About Joanne Dahill
I began my journey as a doula with a willingness to serve and a sense of astonishment that, as a teenager, I had been invited to such a sacred event as the birth of a child. With neither official title nor designated duties, I did simple things for my friend as she labored. I placed a cool compress on her forehead. I brought the straw to her mouth for sips of water. I squeezed her hand and rubbed her back. Simple things, and my presence made a difference. That is how it is when a woman tends to a birthing woman with an open heart and willing hands.
The initial skills of intuition and commonsense support that I discovered at the first births I attended still provide the backbone of my work. These skills have deepened through years of practice. Each and every one of the more than 500 women whom I have had the privilege to accompany on their journey of motherhood has been a teacher to me. And, since that first day, I have grown tremendously through my own life journey, gathering the skills and perspective that only life can teach. In addition to my “on the job” lessons, I continue to develop adjunct skills that broaden my ability to be of service to women and their families in the birthing year.
The first births I attended were all unmedicated home births. The women who invited me to share this most intimate experience taught me much about strength, perseverance and patience, about believing in oneself, about expressing need, surrendering to sensations more powerful than ever felt before and opening to their greatest joy. They certainly helped me prepare for my own journey of motherhood. However, as might be expected, I learned much more from giving birth to my two daughters than from attending births! Amanda was born in Miami, FL in 1988; I planned to have her at home, but the long hours of labor had us move to the hospital. Through this birth, I learned the lesson of “surrendering dearly held plans.” Mariah was born in a log cabin in Chapel Hill, NC in 1994, the midwife barely arriving in time. To be clear…the midwife came as soon as we called, but I was unintentionally holding to past ideas of how birth unfolds. I learned the lesson that “each birth is unique.”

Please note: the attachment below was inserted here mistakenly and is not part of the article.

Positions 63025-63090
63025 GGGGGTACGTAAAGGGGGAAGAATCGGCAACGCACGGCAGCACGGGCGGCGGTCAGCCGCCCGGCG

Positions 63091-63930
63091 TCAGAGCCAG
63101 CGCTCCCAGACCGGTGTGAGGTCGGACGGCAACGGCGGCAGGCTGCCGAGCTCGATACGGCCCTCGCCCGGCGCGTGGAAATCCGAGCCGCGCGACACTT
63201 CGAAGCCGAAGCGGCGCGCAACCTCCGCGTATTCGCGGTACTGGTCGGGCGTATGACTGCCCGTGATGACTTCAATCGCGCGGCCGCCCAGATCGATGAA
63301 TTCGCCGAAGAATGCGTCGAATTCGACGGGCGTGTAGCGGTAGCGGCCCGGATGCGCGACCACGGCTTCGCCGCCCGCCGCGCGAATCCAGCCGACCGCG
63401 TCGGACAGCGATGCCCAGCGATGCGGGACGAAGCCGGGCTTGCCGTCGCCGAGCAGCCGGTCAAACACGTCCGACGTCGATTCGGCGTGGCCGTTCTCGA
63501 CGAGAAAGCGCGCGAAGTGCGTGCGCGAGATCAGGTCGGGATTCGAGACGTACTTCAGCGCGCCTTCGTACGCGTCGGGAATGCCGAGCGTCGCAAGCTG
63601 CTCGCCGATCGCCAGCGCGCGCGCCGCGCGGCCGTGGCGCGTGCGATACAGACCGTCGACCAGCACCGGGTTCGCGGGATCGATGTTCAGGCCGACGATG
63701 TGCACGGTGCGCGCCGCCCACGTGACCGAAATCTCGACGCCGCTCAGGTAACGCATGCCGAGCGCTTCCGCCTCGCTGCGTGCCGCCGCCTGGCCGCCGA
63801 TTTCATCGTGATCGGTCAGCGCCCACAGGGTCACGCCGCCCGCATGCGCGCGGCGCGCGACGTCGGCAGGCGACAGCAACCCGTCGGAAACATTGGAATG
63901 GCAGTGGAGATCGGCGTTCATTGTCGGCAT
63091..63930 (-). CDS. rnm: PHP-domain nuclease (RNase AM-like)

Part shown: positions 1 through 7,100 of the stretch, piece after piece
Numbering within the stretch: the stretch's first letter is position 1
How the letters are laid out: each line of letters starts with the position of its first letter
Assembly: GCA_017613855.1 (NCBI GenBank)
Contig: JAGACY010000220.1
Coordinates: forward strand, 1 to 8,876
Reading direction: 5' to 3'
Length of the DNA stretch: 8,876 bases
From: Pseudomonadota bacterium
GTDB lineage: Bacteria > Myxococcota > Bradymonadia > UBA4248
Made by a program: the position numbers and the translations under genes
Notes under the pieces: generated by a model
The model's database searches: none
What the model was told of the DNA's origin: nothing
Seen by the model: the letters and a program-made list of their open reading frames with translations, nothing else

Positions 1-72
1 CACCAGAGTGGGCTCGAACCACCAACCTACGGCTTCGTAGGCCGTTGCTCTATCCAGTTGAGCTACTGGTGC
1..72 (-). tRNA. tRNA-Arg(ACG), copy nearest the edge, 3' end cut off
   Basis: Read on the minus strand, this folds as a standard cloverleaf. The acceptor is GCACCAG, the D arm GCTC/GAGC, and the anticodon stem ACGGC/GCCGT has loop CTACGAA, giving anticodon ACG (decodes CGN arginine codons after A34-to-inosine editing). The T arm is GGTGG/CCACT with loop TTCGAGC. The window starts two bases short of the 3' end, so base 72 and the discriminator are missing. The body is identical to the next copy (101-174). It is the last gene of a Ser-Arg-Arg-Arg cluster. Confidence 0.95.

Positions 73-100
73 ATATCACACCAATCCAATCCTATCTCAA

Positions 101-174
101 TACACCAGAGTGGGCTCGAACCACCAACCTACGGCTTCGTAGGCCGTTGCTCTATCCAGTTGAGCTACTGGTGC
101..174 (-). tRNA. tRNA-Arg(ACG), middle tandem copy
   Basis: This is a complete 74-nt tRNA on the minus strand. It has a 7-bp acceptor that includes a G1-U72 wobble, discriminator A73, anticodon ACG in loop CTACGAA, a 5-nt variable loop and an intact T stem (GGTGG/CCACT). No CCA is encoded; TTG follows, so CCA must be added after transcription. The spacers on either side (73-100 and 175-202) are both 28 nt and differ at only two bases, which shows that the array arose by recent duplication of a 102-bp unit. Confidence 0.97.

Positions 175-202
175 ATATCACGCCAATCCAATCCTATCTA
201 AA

In 1999, when my youngest daughter was 5, I began having dreams about birth. This was a call of my heart, not for another child of my own, but to return to the work I had begun long before. I completed the basic DONA training and once again began to attend births. I was one of the first volunteer doulas with the UNC BirthPartner Doula program. I now maintain a private practice, attending births throughout the Triangle, at local hospitals, the Women’s Birth and Wellness Center, Baby + Co and in private homes.
Learning to plan and let go… birth is an intense, powerful experience… the simplest of words or gestures offers much strength… time has no meaning in the middle of labor… the world disappears in the process of birthing…